In the IP community, an older term referring to a routing device. Today, the term router is used to describe nodes that perform this function, and gateway refers to a special-purpose device that performs an application layer conversion of information from one protocol stack to another. Compare with router.

Gateway Discovery Protocol

See GDP in the "Cisco Systems Terms and Acronyms" section.

gateway host

In SNA, a host node that contains a gateway SSCP.

gateway NCP

NCP that connects two or more SNA networks and performs address translation to allow cross-network session traffic.

Gateway-to-Gateway Protocol

See GGP.


gigabyte. Approximately 1,000,000,000 bytes.


gigabytes per second.


gigabit. Approximately 1,000,000,000 bits.


gigabits per second.


generic connection admission control. In ATM, a PNNI algorithm designed for CBR and VBR connections. Any node can use GCAC to calculate the expected CAC behavior of another node given than node's advertised link metrics and the QoS of a connection setup request. See also CAC.


generic cell rate algorithm. In ATM, an algorithm that defines conformance with respect to the traffic contract of the connection. For each cell arrival, the GCRA determines whether the cell conforms to the traffic contract.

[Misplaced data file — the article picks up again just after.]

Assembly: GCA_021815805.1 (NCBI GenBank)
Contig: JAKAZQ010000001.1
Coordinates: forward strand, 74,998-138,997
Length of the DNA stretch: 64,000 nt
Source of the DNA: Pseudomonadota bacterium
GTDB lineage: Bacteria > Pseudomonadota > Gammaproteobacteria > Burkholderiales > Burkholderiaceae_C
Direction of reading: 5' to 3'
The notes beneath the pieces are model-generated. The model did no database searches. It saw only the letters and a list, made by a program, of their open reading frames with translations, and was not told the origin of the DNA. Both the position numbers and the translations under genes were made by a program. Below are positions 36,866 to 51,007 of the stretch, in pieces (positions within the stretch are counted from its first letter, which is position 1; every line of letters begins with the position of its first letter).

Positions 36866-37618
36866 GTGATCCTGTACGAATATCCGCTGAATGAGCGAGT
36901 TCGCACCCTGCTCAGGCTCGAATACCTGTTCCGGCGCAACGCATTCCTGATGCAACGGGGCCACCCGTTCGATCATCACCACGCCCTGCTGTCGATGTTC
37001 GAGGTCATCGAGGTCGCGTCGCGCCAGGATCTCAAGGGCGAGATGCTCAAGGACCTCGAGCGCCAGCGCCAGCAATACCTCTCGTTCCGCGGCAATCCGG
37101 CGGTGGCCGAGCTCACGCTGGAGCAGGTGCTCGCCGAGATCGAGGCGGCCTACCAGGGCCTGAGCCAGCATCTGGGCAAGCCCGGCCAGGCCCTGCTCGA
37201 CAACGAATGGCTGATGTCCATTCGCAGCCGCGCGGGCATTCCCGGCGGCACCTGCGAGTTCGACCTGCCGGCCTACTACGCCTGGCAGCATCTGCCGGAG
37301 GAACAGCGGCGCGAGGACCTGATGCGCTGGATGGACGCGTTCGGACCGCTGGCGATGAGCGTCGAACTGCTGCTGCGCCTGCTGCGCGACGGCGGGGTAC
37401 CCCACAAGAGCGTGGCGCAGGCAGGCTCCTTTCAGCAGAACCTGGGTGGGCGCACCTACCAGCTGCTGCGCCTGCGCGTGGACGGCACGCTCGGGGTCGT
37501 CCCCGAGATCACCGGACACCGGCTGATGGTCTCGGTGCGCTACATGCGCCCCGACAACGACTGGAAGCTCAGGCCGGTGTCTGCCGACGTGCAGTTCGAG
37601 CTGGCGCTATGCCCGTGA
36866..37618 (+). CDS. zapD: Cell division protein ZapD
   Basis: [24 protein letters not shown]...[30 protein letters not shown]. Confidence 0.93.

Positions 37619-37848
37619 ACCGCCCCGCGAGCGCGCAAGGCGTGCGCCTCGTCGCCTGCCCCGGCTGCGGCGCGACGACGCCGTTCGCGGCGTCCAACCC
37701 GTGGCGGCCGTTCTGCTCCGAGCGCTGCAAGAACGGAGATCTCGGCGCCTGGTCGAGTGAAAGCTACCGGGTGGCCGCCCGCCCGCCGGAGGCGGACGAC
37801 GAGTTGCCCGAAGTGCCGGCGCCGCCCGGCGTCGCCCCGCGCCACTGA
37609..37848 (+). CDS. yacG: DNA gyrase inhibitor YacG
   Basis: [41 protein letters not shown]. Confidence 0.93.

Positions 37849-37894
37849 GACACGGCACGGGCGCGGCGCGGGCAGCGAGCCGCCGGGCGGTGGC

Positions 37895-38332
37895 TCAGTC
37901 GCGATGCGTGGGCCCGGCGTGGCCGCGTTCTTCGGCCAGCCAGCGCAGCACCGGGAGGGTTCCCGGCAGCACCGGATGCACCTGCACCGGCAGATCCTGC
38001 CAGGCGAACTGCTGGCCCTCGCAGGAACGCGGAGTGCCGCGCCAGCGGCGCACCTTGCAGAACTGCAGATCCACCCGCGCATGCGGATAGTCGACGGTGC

See GDP (Gateway Discovery Protocol) in the "Cisco Systems Terms and Acronyms" section.

generic connection admission control


generic routing encapsulation

See GRE in the "Cisco Systems Terms and Acronyms" section.

Get Nearest Server

See GNS.


Gateway-to-Gateway Protocol. MILNET protocol specifying how core routers (gateways) should exchange reachability and routing information. GGP uses a distributed shortest-path algorithm.




Abbreviated Gb.

gigabits per second

Abbreviated Gbps.


Abbreviated GB.

gigabytes per second

Abbreviated GBps.


Abbreviated GHz.


Global Internet eXchange. Common routing exchange point which allows pairs of networks to implement agreed-upon routing policies. The GIX is intended to allow maximum connectivity to the Internet for networks all over the world. See CIX, FIX, and MAE.


Process by which a router automatically derives AARP table entries from incoming packets. Gleaning speeds up the process of populating the AARP table. See also AARP.


Get Nearest Server. Request packet sent by a client on an IPX network to locate the nearest active server of a particular type. An IPX network client issues a GNS request to solicit either a direct response from a connected server or a response from a router that tells it where on the internetwork the service can be located. GNS is part of the IPX SAP. See also IPX and SAP (Service Advertisement Protocol).